The place:  An  urban  dwelling  on  a  quiet  street  in a grimy
south-side  Chicago  neighborhood.   There  resides  the  veteran
investigator,  Sherman  H. Skolnick.  There is a nip of autumn in
the air. Many leaves have fallen.

The  situation:   Lately,  the  muckraking  journalist  has  been
dodging brickbats.  Skolnick has  recently  stated  that  he  has
never before felt himself to be in such great danger.  On August,
28, 1997, his colleague, Joseph Andreuccetti, suffered an illegal
raid  by  reputed "law enforcement" personnel, according to court
documents filed by Andreuccetti and Skolnick.  One of the reputed
"law enforcement" agents  allegedly  spoke  to Skolnick by phone,
from Andreuccetti's home, and  warned  him  that,  "You're  next,

Now, Skolnick seems to be in danger from a different quarter.  In
his  current recorded phone message, listeners can hear part of a
taped  conversation   he   had   with   one  Gunther  Russbacher.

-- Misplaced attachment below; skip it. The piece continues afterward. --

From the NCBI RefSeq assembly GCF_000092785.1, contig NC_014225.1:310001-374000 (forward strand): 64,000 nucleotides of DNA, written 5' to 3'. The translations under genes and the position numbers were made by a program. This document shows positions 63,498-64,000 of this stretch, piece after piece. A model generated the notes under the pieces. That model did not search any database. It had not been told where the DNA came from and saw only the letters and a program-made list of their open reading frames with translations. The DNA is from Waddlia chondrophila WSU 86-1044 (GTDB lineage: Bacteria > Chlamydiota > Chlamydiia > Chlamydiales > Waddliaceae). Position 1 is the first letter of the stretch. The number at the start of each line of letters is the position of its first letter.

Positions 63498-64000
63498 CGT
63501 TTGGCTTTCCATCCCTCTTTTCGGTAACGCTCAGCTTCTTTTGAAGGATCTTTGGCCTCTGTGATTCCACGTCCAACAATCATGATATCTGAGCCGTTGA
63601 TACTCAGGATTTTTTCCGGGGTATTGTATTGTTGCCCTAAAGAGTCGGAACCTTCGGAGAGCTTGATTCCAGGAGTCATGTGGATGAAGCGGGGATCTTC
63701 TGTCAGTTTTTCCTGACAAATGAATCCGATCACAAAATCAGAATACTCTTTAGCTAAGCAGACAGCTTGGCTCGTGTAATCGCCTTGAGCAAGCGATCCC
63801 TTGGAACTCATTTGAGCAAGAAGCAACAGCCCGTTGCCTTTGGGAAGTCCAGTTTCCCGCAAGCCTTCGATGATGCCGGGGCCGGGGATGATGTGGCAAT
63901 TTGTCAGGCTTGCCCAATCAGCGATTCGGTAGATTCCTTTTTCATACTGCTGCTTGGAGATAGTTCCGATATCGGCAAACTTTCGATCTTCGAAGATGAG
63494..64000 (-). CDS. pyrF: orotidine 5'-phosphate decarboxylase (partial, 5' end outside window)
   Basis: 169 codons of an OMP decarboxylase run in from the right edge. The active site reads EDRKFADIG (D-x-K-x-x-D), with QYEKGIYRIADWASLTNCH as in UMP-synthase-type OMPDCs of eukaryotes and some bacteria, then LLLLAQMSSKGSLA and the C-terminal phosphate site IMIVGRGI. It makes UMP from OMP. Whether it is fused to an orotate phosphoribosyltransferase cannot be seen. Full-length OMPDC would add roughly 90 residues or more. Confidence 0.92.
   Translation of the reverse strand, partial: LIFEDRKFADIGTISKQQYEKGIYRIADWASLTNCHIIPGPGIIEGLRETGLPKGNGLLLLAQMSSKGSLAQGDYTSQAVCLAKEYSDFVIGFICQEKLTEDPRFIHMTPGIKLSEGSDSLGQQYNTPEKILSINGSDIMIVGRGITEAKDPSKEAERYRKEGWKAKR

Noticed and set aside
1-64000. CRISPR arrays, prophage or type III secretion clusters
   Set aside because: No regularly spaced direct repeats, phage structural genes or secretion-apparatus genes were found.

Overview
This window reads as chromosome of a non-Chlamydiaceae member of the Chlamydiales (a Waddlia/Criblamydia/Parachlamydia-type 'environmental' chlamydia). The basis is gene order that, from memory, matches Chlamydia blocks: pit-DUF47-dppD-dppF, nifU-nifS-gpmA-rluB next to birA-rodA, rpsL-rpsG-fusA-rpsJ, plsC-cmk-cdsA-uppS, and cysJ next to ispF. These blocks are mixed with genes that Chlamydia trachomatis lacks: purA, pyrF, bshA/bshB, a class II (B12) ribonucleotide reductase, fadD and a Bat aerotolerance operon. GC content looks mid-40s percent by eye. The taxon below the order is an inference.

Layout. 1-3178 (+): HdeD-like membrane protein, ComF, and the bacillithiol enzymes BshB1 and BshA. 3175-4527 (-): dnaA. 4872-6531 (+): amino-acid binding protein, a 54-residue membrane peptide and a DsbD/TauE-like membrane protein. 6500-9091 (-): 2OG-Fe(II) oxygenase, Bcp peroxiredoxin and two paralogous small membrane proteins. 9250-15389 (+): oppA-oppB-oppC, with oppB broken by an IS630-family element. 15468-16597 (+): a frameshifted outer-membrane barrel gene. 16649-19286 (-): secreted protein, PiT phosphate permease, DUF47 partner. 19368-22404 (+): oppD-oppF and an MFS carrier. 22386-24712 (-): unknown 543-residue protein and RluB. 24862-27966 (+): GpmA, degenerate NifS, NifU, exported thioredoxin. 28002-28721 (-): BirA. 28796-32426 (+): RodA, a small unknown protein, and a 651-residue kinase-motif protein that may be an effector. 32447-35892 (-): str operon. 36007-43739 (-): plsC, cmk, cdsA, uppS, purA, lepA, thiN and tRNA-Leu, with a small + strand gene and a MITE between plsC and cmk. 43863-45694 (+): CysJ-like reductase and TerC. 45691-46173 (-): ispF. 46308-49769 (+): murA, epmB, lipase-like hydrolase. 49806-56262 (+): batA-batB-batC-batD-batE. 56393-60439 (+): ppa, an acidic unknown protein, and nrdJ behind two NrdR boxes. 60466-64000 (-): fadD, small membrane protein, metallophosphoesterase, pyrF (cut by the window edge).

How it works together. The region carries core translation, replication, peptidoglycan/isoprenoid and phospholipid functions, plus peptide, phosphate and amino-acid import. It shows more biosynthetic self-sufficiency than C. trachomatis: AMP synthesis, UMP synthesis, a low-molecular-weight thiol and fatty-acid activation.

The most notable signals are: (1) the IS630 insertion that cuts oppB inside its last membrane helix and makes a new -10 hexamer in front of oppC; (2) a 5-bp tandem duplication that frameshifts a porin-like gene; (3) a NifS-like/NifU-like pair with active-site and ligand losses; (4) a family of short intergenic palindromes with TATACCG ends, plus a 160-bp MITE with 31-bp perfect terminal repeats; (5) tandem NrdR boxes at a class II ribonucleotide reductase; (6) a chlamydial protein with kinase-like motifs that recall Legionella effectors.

Russbacher  is  well-known  as  an  insider  in  various   covert
operations  that  occurred in the 1980s.  Mr. Russbacher insists,
however, that he is now retired from such activities.

Russbacher is a scarey fellow, based on my own conversations with
knowledgeable sources.  Though it is  my  belief he is indeed now
retired from officially-sanctioned intelligence activities, it is
also my impression that he is an explosive character, subject  to
violent  rages,  especially  if  and/or  when  he  is  under  the
influence  of  alcohol.   I believe that he is capable, if and/or
when under the influence  of  alcohol,  of "suggesting" to one or
several of his past contacts that "so and so" needs to be  "taken
care  of."   For  that  reason I am *not* transcribing Skolnick's
current message.  It is running  for  a  limited time, and can be
heard for the price of a regular phone call. (773-731-1100)

I  will  say  that,  in  Skolnick's  latest   recorded   message,
Russbacher  can  be heard obliquely warning Skolnick to "back off
the [Princess] Diana story"  or  else  he  is likely to "burn his
fingers." I have urged Skolnick to be careful.

So Mr. Skolnick now seems  endangered  from more than one source.
I visualize him now as if in a scene from World War I:  his small
home is surrounded by deep trenches; barbed  wire  encircles  the
perimeter;  and  Skolnick  himself is crouched down and wearing a
World War I-vintage  helmet.   He  is  living  in a virtual "Fort
Skolnick," all for daring to look for the story that  others  are
afraid to tell.

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